Trade talks seek to avoid new tariffs

Oct 11, 2019  | 2 min  | Ep4508

The U.S. and Japan officially signed a limited trade deal this week. The pact will provide a market for some American agricultural products cut-off from the Chinese market.

With the holiday season rapidly approaching, negotiations with the world’s number two economy had some movement at the end of the week.

Peter Tubbs reports. Producer contact

U.S. and Chinese trade negotiators reached a tentative agreement this week, signaling progress in the 15 month trade dispute between the countries.

Multiple sources reported Friday that the Chinese agreed to additional purchases of ag commodities in exchange for a delay in tariffs that were scheduled to take effect on Tuesday, October 15th.  The $250 Billion in active tariffs were scheduled to rise from 25 percent to 30 percent.

The two sides are trying to reach agreement before tariffs kick in December 15th on $160 Billion of Chinese goods. These tariffs would be on top of $360 Billion in taxes that currently impact imported goods from China, and would, once enacted, tariff virtually every product the United States imports from their Asian rival.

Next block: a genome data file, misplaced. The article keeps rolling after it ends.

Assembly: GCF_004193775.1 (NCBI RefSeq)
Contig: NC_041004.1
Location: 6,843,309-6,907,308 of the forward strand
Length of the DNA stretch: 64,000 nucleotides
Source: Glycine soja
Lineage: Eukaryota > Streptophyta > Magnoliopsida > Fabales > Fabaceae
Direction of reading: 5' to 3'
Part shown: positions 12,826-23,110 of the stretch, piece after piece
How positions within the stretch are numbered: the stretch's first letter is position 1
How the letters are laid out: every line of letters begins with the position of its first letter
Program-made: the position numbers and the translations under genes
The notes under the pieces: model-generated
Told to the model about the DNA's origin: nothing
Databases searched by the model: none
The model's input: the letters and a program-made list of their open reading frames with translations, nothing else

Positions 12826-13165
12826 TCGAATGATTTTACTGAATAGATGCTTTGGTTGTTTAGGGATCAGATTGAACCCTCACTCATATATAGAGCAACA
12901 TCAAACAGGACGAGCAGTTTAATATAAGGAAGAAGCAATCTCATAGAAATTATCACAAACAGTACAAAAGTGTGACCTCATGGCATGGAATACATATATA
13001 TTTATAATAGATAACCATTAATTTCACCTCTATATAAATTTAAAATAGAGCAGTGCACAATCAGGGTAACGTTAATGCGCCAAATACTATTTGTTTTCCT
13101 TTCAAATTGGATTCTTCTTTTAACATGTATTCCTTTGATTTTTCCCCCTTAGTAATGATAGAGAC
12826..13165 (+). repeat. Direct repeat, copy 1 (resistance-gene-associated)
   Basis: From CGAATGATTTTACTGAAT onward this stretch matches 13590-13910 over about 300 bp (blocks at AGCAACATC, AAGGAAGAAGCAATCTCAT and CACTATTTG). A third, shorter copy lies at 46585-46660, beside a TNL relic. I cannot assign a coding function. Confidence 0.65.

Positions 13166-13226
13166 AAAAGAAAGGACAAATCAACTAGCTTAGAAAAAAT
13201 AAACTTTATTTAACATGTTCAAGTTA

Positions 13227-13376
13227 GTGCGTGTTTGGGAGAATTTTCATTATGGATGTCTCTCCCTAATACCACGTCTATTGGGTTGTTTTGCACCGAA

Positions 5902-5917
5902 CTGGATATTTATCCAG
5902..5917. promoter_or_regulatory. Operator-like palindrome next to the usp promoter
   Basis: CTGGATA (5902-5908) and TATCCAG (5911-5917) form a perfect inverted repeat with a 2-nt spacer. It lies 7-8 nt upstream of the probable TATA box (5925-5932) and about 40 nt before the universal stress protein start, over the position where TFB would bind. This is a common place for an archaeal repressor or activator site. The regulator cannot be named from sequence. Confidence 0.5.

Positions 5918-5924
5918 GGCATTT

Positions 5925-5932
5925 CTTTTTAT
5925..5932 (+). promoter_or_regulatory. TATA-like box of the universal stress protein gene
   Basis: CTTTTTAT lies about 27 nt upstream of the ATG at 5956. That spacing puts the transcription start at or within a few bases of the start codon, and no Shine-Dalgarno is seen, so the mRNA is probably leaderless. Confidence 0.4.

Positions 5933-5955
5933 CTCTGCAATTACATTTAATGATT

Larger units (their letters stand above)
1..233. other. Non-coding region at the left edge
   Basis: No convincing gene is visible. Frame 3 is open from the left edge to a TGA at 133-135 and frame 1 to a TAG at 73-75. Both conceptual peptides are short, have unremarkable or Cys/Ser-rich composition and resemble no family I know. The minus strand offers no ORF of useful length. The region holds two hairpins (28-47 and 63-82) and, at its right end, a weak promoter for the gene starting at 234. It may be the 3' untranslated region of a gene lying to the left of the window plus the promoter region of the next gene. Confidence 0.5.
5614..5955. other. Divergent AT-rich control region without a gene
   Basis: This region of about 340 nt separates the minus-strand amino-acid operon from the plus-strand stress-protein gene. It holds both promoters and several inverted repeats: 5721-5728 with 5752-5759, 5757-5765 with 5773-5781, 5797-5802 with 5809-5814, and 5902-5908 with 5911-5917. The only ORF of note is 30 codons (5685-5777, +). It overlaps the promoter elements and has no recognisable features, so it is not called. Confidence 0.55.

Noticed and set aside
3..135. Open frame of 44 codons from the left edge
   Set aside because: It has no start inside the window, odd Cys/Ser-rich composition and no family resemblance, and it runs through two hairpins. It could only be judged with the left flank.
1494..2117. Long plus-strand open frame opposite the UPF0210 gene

China has stepped up purchases of American pork and grain in recent weeks, despite tariffs on incoming ag products that must be paid by Chinese importers. Retail prices for pork in China have been soaring due to African Swine Fever, which has forced the disposal of as much as half of the pig herd in China. Imports of American ag products still dramatically lag behind the pre-trade war pace.

Free-trade groups estimate that American consumers have paid $34 Billion in tariffs since the trade tiff began in February 2018.

For Market to Market, I’m Peter Tubbs


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